Why Birders Make Lousy Bridge Players -- by Kenneth Turner Blackshaw

Here we are at the Salt Marsh Center and I've foolishly sat where I can see out the window to the harbor. It's ice as far as I can see out there and bitterly cold. I'm suddenly entranced by a Rosarch-like pattern, changing shape dramatically over the ice. The shape is like a globe, then an oval, then an hourglass, and then quickly splits in two as an object dives through the middle of it. My initial take was that these were Starlings, but I came to realize they were Rock Pigeons, roughly twelve inches from beak to tail.

The interloper has created panic in the flock and the pigeons fly chaotically for a few seconds. I'm sure some collisions occur. By now, the bridge game is completely forgotten and I'm standing by the window. A lone pigeon flies desperately to the left across the water with a brown form in hot pursuit. Since the chaser is almost the same size as the prey, it is most likely to be a Sharp-shinned Hawk -- a male. Did the hawk get a late lunch? We'll have to guess because they disappeared behind the Town Pier.

Sharp-shinned Hawks are among the least familiar of hawks. Many people know the Red-tails we see soaring over the moors, or the Northern Harriers flying low and precariously over the brush. Falcons get a lot of publicity. But what is a Sharp-shin?

Actually this is one of a species group known as Accipiters. Falconers know them as 'true' hawks, and indeed the Genus Accipiter, comes from the Latin meaning 'hawk'. Two other members are the Cooper's Hawk, and the Goshawk, both larger, and rarer than this one.

Accipiters differ from other hawks by having relatively short, rounded wings and long tails. Their flight is often very direct, with a flap-flap-sail pattern. Beginning birders learn "flap-flap-sail, and a long square tail" as a key to identifying a Sharp-shin. The larger Cooper's Hawk has a more rounded tail.

'Sharpies' as we call them, and Cooper's, specialize in preying on other birds. Bent's Life History of this species reports an interesting 1893 study "Of 159 stomachs examined, 6 contained poultry or game birds; 99, other birds; 6, mice; 5, insects; and 52 were empty." So, if you see a Sharp-shin, chances are it's either just eaten another bird or is desperately seeking one that is not paying attention. Many people express horror to that one bird would eat another, but then, WE eat other mammals.

Unfortunately, most accipiter sightings are more of the nature, "There goes a oooops, it went into the trees." If you are lucky, you will spot one on a calm clear Nantucket day when there are nice thermals. Then you can see them circling above you and get familiar with their flight pattern.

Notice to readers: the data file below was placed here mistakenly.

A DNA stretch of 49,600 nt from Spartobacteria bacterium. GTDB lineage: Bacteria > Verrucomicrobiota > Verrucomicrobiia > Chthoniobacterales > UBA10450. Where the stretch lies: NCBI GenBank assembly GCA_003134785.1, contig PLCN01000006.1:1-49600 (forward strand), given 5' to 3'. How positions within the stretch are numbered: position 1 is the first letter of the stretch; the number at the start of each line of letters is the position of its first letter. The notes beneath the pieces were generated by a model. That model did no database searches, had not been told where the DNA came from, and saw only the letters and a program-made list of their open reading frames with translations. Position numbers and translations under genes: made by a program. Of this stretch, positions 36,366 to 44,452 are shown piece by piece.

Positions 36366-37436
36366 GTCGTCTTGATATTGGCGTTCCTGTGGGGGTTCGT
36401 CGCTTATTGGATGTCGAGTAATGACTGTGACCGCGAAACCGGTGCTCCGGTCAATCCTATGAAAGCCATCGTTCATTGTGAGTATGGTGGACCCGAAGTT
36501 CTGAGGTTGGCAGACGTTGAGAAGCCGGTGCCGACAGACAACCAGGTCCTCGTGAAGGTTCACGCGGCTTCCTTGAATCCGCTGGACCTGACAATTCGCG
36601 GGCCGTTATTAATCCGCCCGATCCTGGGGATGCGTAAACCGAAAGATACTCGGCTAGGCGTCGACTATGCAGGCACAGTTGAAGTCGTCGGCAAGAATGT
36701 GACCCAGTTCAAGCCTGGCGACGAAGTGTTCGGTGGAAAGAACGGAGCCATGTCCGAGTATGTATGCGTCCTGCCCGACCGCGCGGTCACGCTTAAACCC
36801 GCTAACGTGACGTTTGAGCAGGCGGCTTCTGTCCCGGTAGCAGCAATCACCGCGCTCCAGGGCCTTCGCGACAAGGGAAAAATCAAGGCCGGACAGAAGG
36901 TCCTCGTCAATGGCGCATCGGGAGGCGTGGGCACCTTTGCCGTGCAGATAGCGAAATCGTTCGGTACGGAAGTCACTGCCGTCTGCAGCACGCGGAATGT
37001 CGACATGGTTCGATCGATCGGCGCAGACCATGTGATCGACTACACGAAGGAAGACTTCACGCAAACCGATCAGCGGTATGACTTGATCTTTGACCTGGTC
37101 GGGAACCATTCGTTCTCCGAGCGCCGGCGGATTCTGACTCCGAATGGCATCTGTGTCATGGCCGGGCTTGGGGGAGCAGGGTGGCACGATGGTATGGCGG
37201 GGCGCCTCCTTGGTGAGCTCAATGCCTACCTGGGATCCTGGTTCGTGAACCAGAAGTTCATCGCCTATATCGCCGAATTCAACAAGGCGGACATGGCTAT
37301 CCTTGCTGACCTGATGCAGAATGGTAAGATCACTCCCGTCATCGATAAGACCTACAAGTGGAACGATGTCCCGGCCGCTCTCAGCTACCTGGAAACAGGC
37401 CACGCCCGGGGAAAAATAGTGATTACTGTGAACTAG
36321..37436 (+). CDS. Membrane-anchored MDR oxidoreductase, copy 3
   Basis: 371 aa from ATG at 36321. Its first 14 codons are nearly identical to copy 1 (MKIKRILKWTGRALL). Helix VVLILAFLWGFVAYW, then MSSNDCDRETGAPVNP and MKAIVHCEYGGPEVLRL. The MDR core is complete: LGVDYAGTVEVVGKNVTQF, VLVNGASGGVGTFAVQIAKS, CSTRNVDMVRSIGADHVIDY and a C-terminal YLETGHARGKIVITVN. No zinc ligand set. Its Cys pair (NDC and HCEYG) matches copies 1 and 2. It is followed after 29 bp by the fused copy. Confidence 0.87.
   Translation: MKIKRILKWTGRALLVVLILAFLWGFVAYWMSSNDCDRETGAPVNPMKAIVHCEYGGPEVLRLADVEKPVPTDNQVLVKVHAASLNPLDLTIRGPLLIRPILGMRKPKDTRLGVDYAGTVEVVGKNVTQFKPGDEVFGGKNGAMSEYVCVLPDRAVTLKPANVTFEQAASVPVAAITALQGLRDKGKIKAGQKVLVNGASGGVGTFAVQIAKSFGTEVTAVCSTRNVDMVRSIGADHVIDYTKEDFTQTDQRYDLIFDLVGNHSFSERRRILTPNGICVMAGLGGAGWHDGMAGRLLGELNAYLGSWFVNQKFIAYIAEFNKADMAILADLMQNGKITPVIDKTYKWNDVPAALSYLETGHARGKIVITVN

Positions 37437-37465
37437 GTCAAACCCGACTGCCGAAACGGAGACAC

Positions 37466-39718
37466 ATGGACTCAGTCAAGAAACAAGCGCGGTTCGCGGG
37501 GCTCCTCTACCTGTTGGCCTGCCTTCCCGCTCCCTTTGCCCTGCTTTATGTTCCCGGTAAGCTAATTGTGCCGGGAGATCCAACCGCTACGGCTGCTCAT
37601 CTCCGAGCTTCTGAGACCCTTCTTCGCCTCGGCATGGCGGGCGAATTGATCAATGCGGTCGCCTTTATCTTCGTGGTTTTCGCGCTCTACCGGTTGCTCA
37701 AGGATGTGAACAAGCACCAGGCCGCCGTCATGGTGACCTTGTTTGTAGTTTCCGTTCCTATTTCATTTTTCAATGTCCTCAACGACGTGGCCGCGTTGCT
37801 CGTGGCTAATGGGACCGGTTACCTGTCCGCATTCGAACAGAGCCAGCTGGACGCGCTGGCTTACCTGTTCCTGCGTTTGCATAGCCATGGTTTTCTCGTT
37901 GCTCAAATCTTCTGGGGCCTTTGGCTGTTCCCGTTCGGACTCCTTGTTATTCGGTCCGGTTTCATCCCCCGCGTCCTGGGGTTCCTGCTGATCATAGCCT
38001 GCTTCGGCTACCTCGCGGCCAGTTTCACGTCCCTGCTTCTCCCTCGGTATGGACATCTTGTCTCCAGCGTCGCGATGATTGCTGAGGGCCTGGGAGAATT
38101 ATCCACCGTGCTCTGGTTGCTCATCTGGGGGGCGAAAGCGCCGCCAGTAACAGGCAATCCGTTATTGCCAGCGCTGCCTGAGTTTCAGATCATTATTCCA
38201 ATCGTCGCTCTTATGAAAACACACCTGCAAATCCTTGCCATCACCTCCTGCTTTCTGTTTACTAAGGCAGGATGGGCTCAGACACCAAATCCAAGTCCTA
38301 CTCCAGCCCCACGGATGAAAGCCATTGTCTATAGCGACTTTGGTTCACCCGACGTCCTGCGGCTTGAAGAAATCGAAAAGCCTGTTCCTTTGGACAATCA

Another method is the squeaking sound I make in order to bring songbirds in for identification, mimicking the sound of an animal in dire distress. This sometimes attracts a Sharp-shin, and remember, one third have empty stomachs. Too often I look up and see orange eyes, yellow talons, growing rapidly larger as the hawk dives right at me. Now is a good time to stop squeaking! I have never been hit, but several times I've had the hawk land almost at arm's length, staring with frightening intensity to see just what happened to dinner.

Most Sharp-shins we see are brown striped, first year birds, but an adult is spectacular. The top of the head and back are a lovely slate blue and from the throat down they are barred horizontally with rusty orange. The sexes are similarly colored but the female is much larger. The part of the bird's leg we see as the 'shin' is actually below the bird's ankle. If you examine a museum specimen, you can see that it has a sharp ridge down it, but that's not much good as the bird flies past you.

On Nantucket, Sharpies used to be found only rarely in the autumn. Global warming, and/or bird feeding has now brought them to us throughout the winter. They have been reported on every Christmas Bird Count in since 1973, with a high of 15 in 1993.

Watch for these little hawks from September until the end of April. They are more common in October when so many migrate past. If you feed the birds you may notice that suddenly there are none there. If you look closely, you may see a few 'frozen' in position. This is your clue that one of these accipiters has appeared. It's a jungle out there. Enjoy Nantucket's 'wild kingdom'.

Michael DiGiorgio illustrated this article.

If you enjoy social birding, every Sunday a group meets in the parking lot in front of the Nantucket High School at 8 a.m.

To hear about rare birds, or to leave a bird report call the Massachusetts Audubon hot line at 888-224-6444, option 4.